If I'm reading the article correctly, the information that says that ads in the Facebook style are far more effective than Google's comes from...a study by Facebook. Gee, that seems totally unbiased and could in no way be slanted by them to help them convince potential advertisers to sign up. All of this seems very bizarre after reading -- for years -- about how the Facebook ad model is so deeply flawed.
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I'll admit that I don't use any of those apps, so I can't say -- I would have assumed that they would open the default browsers of the system -- but maybe they do it in-app.
That said, I'd expect the big guys like Twitter or Facebook to upgrade to the newer component for that very reason -- someone gets hacked the user experience will fault Twitter or Facebook (and this case, with some good cause). Still, I hadn't thought of those cases, so maybe that does make this more dangerous than I thought!
Also a point that gets largely glossed over is that this only affects apps that use Webview as a widget -- browser apps like Chrome or Opera aren't affected because they've updated themselves to use Chromium (or something else). This may affect 60% of Android users, but what percentage of those are using the browser inside an app to visit random sketchy websites? I'm guessing the actual user base at risk is quite small.
The way this is reported it sounds like if you use Chrome on anything south of 4.4, you're IN GRAVE MORTAL DANGER OF TEH HACKZ.
I actually heard some good things about it. Not 'This is the End' good, but not far off. I think the problem is that it would entirely disrupt the narrative the poster or writer is trying to convey if The Interview is anything but awful tripe. I doubt it will be winning any Oscars, but I've heard nothing from people who've actually see that suggests that its worse than decent, and it might even be pretty good.
I was a conference, GeoWeb I think it was, in 2008. It was for web-based GIS (Geographic Information Systems), basically cartography & the web. This was maybe a year or two after Google bought out Keyhole, and Michael Jones (I think it was him) from Google was there. Also, Google had just released Chrome so there was a lot of discussion about it. I wanted to pick Jones' brain about some KML eccentricities because I had just written a KML reader & writer. I had to wait behind about five other people who just wanted to talk to him because he was from Google.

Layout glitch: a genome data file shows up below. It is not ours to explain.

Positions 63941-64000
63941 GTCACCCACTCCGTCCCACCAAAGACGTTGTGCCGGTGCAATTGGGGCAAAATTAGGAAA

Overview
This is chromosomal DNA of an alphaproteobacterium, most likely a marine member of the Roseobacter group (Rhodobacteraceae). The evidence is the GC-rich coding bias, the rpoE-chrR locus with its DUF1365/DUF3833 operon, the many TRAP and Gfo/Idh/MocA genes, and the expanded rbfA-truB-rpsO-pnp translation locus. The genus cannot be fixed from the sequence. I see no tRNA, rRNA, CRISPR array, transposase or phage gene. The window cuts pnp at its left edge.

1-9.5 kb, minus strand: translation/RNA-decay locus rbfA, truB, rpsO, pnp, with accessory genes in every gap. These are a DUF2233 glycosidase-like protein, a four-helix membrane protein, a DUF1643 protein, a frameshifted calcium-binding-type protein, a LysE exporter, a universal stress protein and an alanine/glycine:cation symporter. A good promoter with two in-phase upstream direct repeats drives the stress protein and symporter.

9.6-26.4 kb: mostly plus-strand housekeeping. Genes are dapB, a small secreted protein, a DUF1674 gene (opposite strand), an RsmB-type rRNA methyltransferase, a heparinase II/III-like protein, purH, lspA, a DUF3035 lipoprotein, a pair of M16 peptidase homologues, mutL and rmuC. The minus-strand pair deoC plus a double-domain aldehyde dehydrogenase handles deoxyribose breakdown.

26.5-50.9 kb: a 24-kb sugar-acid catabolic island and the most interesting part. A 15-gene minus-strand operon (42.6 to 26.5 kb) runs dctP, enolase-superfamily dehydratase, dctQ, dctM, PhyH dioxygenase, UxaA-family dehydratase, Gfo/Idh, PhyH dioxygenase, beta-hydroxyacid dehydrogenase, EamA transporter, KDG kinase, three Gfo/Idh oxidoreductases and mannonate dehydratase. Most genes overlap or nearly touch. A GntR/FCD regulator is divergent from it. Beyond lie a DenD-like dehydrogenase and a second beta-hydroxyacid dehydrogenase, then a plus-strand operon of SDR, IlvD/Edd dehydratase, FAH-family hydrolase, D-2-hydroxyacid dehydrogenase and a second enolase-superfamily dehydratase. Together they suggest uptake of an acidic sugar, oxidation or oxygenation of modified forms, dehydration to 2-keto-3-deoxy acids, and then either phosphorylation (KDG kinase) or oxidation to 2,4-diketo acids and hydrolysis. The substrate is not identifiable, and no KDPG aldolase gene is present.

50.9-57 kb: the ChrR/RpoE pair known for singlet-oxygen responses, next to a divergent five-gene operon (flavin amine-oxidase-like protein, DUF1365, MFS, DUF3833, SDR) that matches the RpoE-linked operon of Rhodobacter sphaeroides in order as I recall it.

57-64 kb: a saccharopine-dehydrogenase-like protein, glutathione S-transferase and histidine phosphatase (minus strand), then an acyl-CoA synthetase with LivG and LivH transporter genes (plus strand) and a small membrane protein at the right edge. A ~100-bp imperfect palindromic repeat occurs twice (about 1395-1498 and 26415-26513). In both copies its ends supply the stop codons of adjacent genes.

One conversation though sticks out. Some guy (who seemed somewhat sycophantic for some reason) was going on & on about how Chrome was going to change the world because it was from Google, and they'd make sure it was awesome and because they could use their influence to make sure everyone used it. I remember that Jones cut him off there (sounding more than a little annoyed) and he told the guy (paraphrasing): "Google can't make anyone use anything we write. The search engine lets us put anything we create in front of their eyes at least once -- that's it. If they try it, it has to live or die on its own merits, we can't force people to try or use it."
I'm going to have to disagree with you as well
My brother started taking photography seriously when he was living in Japan for a year. Within a year he went from being general capable (I can take a picture and that's it) to being fairly expert. Enough that he considered briefly making a living doing photography. He credits a lot of that rapid growth to getting instant feedback. Yes, people just taking pictures willy nilly and & looking at the results by itself does not make for fast skill building. But I would suggest that for someone who is interested in the craft, it is impossible to not see that immediate feedback -- even if you still need to fire the picture up in a power editor to be 100% sure -- versus taking pictures in a black hole and not seeing the results for hours at a minimum is an incredibly faster iterative cycle.
If the same people who grew up fascinated with cameras & photography thirty years ago had the digital cameras of today when they started out, there is no doubt at all that they would have become the experts they eventually became much, much, MUCH faster.
But obviously it has to be something a person cares about and invests the time to learn. Learning about composition, aperture, exposure & white balance are all important things, but they're things you can learn about a hell of a lot faster when you can do it in the field and see theory put into practice before your very eyes.
Isn't that what Seacrest's Typo (currently in litigation with BlackBerry) keyboard/case is for?